During the 4500 years of South American pre-Columbian history, numerous civilizations emerged, mainly in the western coast and the Andean regions of South America, e.g., the Chavín, the Moche, the Nazca, and the Huari. Around 1530 AD, almost all of their former territories, people and knowledge formed part of the Inca Empire.
This pre-Hispanic state featured the largest extension in America, with a population of about 15 million inhabitants of different cultures and languages, including territories along the coast and the Andes of Peru, Bolivia, Ecuador, Colombia, Chile, and Argentina.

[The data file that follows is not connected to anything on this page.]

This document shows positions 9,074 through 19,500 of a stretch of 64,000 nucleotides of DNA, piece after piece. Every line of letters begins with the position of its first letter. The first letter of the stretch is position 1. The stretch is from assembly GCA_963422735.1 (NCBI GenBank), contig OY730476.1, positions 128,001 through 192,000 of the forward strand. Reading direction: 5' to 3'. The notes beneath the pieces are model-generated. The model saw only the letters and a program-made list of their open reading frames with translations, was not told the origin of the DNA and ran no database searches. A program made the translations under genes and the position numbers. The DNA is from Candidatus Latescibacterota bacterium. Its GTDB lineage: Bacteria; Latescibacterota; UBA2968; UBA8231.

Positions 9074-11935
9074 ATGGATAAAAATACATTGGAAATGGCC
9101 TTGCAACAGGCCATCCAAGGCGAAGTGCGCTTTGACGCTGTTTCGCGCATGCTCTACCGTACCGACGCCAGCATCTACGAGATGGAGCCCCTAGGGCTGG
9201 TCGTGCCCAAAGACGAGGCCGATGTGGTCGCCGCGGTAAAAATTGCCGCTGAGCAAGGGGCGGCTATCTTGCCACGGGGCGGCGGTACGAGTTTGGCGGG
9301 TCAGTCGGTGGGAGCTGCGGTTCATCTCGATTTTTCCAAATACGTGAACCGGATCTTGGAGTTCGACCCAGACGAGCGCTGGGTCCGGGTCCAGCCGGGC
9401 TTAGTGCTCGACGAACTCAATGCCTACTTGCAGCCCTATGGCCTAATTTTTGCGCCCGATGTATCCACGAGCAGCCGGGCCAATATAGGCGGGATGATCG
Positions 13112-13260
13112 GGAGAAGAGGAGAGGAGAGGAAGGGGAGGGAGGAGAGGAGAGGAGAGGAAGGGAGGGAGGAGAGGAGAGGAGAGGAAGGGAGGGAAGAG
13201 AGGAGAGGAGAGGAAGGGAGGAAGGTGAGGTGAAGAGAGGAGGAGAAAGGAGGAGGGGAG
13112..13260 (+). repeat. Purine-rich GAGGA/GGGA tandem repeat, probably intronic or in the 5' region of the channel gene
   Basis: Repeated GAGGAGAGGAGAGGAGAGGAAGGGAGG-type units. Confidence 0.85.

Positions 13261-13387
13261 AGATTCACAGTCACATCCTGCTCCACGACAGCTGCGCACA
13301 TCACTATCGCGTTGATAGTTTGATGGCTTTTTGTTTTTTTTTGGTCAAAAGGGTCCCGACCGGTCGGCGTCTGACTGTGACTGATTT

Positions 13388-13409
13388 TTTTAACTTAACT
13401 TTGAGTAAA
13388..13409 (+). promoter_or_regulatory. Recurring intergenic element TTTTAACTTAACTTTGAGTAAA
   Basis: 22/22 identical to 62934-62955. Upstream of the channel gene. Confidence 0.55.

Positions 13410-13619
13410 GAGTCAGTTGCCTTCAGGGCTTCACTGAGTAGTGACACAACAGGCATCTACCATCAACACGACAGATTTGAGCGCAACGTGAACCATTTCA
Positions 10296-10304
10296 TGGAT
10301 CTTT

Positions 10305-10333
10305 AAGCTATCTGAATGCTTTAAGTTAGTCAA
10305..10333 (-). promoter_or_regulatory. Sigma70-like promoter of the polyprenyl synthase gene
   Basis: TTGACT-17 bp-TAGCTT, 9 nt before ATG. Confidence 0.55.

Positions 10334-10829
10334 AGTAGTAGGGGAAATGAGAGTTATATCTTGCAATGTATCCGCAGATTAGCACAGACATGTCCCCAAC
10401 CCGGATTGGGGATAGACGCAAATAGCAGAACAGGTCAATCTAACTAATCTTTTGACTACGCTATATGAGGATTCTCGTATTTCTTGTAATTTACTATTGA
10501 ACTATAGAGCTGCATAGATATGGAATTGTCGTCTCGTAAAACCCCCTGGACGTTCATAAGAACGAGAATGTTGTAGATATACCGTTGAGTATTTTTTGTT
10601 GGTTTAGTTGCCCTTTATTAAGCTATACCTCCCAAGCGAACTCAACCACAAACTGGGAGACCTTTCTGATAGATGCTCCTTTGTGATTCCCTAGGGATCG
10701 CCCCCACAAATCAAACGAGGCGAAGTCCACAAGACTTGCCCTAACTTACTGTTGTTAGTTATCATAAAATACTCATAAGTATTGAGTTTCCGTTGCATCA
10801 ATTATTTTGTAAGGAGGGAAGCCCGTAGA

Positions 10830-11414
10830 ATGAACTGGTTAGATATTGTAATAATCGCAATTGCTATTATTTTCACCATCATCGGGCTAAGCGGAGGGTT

The Incas, who existed as an empire for approximately 100 years before the arrival of the Spanish, conquered or annexed almost every contemporary civilization in the Andes and adjacent coastal regions, and assimilated all knowledge they encountered, including hydraulic engineering technologies
The Cumbe Mayo archaeological site located near the Peruvian city of Cajamarca, features the ruins of a 9 km long Pre-Incan aqueduct, built around 1500 BC.
The aqueduct collected water from the Atlantic watershed and redirected it on its way to the Pacific Ocean. The channel was excavated in volcanic rock and is 35 to 50 cm wide and 30 to 65 cm deep . Locally the channel follows a zigzag course, possibly to diminish flow speed and prevent erosion.
Arguably, in order to be able to design and build a channel with such a precision, the master builder must have employed cutting and leveling instruments.